“The more experienced I have become as a teacher, the more I have started to filter out people who don’t bring any solutions to the table—even those whose educational ideologies match mine. It’s important for teachers to come together and air our frustrations. But some people seem to love swimming in quicksand, hoping others will join them, as if the movement downward is an actual movement. I love making an irreverent joke about Arne Duncan’s latest speech as much as the next activist, but after a while, my next question is always, “OK, and so?” When sarcasm and vitriol are the only ways of discussing educational policy, we all lose. Whether face-to-face or virtual, teachers’ lounges ought to feel like places for educators to recharge our batteries, not drain them out.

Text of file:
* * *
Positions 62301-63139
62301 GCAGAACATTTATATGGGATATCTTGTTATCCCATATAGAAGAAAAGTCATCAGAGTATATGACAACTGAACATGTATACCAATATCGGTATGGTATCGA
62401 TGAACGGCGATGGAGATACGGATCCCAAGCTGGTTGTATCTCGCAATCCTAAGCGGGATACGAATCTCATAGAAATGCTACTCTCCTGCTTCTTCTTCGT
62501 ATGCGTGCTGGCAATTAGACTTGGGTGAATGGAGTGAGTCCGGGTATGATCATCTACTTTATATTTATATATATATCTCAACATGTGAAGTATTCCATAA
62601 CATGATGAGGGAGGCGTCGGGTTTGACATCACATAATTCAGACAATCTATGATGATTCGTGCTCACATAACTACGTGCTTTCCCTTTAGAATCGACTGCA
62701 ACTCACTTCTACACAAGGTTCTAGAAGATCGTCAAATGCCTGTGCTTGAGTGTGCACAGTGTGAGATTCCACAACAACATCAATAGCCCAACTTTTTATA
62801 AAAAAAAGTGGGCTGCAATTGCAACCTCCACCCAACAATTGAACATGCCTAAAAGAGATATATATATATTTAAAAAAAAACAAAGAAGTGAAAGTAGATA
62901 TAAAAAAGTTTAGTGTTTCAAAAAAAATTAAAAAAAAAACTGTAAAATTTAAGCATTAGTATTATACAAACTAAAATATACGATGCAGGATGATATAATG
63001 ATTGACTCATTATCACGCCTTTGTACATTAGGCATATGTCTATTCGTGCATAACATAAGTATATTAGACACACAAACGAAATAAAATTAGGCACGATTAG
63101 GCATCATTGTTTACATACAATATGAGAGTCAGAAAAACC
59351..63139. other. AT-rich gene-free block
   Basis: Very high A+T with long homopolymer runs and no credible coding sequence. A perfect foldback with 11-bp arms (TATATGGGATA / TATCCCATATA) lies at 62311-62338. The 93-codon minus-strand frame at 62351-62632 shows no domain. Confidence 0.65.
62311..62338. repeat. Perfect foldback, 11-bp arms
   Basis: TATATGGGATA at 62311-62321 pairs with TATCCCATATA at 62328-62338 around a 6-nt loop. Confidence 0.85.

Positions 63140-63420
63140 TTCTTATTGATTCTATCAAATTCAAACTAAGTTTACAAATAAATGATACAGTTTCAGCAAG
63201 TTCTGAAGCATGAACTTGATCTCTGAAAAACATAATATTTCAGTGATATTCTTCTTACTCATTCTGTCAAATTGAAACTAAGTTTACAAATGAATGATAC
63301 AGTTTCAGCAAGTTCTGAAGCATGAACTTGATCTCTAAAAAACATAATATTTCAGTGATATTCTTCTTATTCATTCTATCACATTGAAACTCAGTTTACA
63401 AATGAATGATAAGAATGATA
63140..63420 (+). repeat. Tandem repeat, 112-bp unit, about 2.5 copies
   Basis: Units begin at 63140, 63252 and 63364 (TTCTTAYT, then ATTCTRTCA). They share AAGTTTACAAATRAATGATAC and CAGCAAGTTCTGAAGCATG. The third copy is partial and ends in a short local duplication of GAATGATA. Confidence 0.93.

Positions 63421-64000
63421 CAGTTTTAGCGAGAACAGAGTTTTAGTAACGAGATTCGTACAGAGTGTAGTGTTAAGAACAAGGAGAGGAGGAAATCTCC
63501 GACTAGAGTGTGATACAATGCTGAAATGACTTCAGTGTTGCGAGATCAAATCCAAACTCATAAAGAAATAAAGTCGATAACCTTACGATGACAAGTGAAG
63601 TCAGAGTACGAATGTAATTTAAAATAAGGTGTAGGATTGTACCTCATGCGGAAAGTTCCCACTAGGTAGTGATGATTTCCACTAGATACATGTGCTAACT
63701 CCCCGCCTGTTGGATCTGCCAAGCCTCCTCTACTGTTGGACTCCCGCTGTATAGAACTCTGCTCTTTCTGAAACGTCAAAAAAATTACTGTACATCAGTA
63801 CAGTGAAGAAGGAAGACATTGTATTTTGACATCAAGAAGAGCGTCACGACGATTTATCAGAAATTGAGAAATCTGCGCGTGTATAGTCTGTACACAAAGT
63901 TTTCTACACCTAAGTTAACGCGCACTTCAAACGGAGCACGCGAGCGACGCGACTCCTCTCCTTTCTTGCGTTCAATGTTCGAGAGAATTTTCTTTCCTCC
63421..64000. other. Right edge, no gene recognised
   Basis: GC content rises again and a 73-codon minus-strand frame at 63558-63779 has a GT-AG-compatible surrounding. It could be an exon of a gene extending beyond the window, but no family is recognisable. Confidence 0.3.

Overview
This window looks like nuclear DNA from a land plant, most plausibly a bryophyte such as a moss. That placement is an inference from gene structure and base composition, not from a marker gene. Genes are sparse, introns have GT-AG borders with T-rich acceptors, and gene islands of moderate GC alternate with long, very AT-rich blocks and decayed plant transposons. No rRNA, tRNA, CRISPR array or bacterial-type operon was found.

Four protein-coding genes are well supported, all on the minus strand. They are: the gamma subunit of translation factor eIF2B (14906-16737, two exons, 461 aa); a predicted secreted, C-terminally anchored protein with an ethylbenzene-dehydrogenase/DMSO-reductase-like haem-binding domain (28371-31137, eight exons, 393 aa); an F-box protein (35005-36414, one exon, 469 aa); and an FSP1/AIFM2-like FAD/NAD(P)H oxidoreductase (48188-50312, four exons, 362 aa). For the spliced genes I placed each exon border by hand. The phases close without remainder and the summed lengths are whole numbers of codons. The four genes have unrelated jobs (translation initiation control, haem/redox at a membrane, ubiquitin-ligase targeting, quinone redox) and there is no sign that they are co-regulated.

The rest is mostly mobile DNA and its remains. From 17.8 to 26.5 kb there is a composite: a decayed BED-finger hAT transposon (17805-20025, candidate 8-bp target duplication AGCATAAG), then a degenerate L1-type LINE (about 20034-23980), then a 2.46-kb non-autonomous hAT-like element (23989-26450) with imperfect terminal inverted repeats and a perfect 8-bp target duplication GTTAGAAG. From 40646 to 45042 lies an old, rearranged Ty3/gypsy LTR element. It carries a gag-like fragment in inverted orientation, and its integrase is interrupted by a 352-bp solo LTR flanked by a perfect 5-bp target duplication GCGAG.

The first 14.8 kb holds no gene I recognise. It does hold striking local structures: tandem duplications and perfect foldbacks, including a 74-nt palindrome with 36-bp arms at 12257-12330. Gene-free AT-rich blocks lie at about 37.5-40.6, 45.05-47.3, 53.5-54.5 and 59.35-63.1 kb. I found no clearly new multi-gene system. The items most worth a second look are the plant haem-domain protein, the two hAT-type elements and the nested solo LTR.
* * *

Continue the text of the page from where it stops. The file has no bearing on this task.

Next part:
Being about it, any it, requires changing the way we talk about it, too.”
–Jose Vilson, This is Not a Test